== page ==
How to be great at your jobAlex Fields
What makes me good at my job? People sometimes ask how I can “keep it all together” in my head—they want to know how I can juggle so much simultaneously. They ask how am I “so smart,” or how do I make my job look so easy?
Well, the job isn’t easy. “Keeping it all together” and becoming an expert advisor are not just things that came naturally to me. The truth is, if you want to stand out, you just need to get to work, and make sure that you keep your promises. In a nutshell, that’s all there is to it, really.
I don’t go to work to collect a paycheck. I go in everyday determined to make a difference. Put your focus there, and money will become a non-issue. Why? Because there are not enough of us out there doing it. Others will flock to you when you show off your value—the world is hungry for your talents!
Hint: it has nothing to do with how certified or qualified you are; it has everything to do with your attitude and your willingness to dedicate your time and focus to a problem. It’s about making a promise and then following through on the delivery.
So no, I don’t have a magic formula that I drink every day or special tools that help me hack it. I don’t juggle things “simultaneously.” I juggle my obligations the same way anyone juggles: by handling only one item at a time, maybe 2 at most. Multitasking is a myth. What really happens is I spend more effort on de-multitasking–I hoard my time, and I keep my work environment clear of any and all distractions, so that I can get to work solving only one important problem each day. Maybe two medium sized problems or three very easy ones if I’m getting sloppy.
When people interrupt me from these tasks, I ignore them, or if they are being persistent, I politely dismiss them, and ask them to send me an email with their question instead. I only check and respond to emails once or twice a day. You get the idea. I try not to be too rude while also being discerning with my time and accommodating for the important stuff. Yes, it’s a fine balance.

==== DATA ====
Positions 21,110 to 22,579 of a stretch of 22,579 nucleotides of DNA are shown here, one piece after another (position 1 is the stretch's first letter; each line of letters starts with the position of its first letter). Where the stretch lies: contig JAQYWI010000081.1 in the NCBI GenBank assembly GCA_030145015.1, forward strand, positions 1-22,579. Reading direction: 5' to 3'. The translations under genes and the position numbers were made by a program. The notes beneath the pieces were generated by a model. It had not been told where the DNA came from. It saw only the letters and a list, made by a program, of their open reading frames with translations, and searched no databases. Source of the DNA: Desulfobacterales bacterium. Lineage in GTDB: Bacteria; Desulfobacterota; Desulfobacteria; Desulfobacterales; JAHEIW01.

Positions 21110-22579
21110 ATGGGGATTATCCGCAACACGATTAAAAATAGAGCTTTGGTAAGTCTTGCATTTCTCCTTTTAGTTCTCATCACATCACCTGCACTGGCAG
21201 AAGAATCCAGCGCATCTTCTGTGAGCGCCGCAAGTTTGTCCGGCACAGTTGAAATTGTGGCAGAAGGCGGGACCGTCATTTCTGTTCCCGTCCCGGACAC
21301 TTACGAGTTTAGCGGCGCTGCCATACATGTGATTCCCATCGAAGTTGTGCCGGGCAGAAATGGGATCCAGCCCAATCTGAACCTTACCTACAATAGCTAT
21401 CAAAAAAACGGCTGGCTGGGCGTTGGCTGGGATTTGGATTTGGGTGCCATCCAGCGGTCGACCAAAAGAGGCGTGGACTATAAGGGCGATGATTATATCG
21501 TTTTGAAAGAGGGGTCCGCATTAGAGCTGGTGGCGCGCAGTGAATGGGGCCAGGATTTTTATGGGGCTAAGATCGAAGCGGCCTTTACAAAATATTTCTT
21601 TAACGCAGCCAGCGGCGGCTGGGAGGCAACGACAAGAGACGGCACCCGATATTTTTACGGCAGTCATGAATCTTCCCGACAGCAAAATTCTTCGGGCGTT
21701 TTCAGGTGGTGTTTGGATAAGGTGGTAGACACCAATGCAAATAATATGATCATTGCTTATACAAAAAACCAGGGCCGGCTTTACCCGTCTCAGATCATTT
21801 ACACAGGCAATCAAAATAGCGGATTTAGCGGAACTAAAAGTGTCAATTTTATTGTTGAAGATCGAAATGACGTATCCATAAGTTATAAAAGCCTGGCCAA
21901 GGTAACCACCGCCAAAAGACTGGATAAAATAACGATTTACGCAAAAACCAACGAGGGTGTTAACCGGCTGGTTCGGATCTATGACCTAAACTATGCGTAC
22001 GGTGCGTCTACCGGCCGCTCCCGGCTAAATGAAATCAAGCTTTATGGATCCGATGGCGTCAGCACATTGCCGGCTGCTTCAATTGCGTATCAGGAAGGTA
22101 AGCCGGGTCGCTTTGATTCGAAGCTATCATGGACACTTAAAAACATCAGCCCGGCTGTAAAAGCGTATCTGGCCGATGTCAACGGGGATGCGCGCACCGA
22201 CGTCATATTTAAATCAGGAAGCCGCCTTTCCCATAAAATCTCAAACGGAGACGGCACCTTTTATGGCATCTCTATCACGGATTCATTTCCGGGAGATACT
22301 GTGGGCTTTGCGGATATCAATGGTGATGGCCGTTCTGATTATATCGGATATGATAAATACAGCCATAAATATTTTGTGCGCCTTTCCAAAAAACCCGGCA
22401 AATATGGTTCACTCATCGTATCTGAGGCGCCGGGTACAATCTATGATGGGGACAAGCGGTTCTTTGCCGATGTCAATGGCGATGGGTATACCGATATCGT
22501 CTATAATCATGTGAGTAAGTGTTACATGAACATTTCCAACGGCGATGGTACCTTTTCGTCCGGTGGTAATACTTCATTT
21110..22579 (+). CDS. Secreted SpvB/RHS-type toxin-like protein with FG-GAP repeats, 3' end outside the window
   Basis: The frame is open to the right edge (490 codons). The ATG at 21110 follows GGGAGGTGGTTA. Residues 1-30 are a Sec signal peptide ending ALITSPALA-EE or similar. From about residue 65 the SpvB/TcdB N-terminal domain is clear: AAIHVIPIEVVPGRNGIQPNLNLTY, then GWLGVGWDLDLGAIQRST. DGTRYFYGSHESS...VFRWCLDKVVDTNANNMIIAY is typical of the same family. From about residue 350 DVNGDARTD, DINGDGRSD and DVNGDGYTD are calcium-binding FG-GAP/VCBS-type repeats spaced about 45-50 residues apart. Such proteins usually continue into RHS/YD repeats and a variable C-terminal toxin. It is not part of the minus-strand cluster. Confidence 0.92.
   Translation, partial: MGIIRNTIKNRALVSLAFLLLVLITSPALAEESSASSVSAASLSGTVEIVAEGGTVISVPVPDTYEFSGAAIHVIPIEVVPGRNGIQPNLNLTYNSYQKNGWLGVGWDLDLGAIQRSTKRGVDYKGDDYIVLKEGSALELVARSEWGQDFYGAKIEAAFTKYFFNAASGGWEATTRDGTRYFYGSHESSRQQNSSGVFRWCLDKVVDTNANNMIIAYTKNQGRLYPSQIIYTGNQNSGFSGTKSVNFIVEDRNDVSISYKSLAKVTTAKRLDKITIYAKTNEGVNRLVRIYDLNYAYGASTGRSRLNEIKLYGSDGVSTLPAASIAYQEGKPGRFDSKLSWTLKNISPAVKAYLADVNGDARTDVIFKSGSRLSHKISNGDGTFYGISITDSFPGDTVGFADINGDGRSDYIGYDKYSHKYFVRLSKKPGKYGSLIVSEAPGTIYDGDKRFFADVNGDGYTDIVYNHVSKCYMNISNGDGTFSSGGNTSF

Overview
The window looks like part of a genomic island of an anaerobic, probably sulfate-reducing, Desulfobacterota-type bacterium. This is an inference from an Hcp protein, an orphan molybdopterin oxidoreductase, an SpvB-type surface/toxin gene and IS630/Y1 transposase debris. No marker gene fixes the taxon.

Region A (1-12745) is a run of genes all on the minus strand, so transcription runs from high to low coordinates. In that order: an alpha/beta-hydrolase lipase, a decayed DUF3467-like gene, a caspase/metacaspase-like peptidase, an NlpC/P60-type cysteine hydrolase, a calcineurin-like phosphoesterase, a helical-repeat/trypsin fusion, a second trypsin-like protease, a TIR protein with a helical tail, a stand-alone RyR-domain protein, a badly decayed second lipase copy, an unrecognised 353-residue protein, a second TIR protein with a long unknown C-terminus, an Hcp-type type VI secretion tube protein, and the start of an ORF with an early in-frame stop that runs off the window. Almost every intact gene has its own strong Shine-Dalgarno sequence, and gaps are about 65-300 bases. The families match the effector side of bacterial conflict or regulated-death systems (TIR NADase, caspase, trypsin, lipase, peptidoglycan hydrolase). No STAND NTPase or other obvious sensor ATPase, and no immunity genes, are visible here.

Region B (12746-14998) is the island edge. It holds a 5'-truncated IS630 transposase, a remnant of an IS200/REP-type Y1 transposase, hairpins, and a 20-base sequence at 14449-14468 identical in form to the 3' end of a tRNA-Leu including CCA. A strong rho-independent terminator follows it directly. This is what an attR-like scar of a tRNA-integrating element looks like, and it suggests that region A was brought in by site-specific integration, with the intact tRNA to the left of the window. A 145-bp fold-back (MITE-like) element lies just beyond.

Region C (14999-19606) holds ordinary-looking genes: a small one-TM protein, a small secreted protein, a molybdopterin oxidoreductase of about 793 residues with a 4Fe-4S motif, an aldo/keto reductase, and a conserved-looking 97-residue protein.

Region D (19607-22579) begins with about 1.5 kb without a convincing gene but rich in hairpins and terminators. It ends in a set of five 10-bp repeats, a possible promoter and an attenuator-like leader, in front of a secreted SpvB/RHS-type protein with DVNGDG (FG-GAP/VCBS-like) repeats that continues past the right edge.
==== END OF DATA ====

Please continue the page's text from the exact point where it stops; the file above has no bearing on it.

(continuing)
The implication, of course, is that I sometimes have to be picky about the promises I choose to make. But once they are made, I need to keep them. I’ll let you in on another dirty little secret, too. I have enough certifications to make Alphabet Soup blush, but all of them together, even along with my (7!) years in higher education didn’t get me where I am today.
I wouldn’t trade those years of college and the experiences for anything, but in fact they contributed very little to my success in “the real world.” Nobody here cares that I have a Master’s degree, for example. What makes me valuable to others in an economic sense is very simple:
I just keep my promises.
If I say I can help you, then I will help you. Furthermore, I will make sure that you are satisfied with my help before I move onto the next person on my list. If I can’t help you, I will not be shy about it, and you will know that also.
No matter what line of work you are in, you can choose to help others to have better days, better jobs, and better lives. You can do this in small ways or in big ways, on every single day of the week. Whatever you choose to do each day, and however you choose to do it, it is likely that your ultimate success will hinge on your ability to do exactly one thing well—you guessed it—keep promises.
This is making a difference. This is the stuff meaningful work is made of.